City residents were outraged at the failure of the system and the lack of information coming from the city about the crisis. Posts by residents on the Atlanta Department of Watershed Management page exposed both the government’s lack of response and the negligence behind the collapse.

Kelly Hughes posted, “This is what happens when you fail to maintain the infrastructure and keep adding new users to an existing system. Increasing water pressure to try and keep up with new buildings was a sure fire way to start causing problems … we’ve been complaining for YEARS about this issue only to be ignored by the city Gov’t.”

Responding to the appalling response to the crisis by the city, Jessica James commented on Sunday, “How are we expecting families still without water to be able to flush their toilets, cook, and stay hydrated with a single case of water? Are we providing flushing water in addition to the case of drinking water? I am grateful my water is back on, but there are residents [who] have been without running water since Friday morning and continue to not having running water. Clean drinking water is important but not the only function of indoor plumbing!”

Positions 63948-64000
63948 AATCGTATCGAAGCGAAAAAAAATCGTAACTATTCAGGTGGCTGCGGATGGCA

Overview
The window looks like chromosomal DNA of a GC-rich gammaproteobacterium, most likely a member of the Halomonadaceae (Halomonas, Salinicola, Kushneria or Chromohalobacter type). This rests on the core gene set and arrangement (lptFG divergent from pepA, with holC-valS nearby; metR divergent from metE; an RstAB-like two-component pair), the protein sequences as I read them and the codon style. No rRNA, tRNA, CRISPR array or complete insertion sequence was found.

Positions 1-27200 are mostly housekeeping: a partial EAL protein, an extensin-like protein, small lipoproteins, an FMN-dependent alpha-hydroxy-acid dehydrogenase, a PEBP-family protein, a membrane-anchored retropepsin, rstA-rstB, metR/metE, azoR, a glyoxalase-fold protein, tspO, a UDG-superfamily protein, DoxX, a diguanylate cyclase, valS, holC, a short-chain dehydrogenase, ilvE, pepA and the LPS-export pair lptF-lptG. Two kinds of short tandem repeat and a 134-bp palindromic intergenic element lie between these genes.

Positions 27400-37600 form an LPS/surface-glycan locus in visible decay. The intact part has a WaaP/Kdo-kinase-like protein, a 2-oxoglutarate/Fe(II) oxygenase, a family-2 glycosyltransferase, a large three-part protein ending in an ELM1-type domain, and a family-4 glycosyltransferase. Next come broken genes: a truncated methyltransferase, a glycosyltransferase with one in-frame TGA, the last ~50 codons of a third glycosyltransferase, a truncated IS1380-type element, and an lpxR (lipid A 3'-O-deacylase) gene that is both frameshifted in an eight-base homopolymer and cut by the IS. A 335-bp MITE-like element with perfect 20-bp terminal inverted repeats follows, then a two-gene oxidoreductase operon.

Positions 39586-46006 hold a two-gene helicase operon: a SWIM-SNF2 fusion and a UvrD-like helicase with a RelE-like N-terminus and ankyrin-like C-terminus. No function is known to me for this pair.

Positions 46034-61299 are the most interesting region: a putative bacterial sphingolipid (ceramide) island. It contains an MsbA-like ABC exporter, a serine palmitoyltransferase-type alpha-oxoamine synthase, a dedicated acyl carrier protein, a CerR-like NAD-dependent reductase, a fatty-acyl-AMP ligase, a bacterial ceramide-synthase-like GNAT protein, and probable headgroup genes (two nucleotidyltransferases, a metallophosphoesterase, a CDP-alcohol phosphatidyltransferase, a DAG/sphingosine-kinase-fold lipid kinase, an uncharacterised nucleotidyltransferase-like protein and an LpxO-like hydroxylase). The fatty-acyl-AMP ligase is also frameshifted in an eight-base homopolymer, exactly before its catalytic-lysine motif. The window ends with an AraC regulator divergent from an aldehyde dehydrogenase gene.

Katie Robertson added, “What is the plan for these 80-year-old pipes? They only last 53 years! Why are they not replaced and maintained? You are wasting water and money on these breaks. Roll up your sleeves and get to work on a solution for the long run not a band-aid.”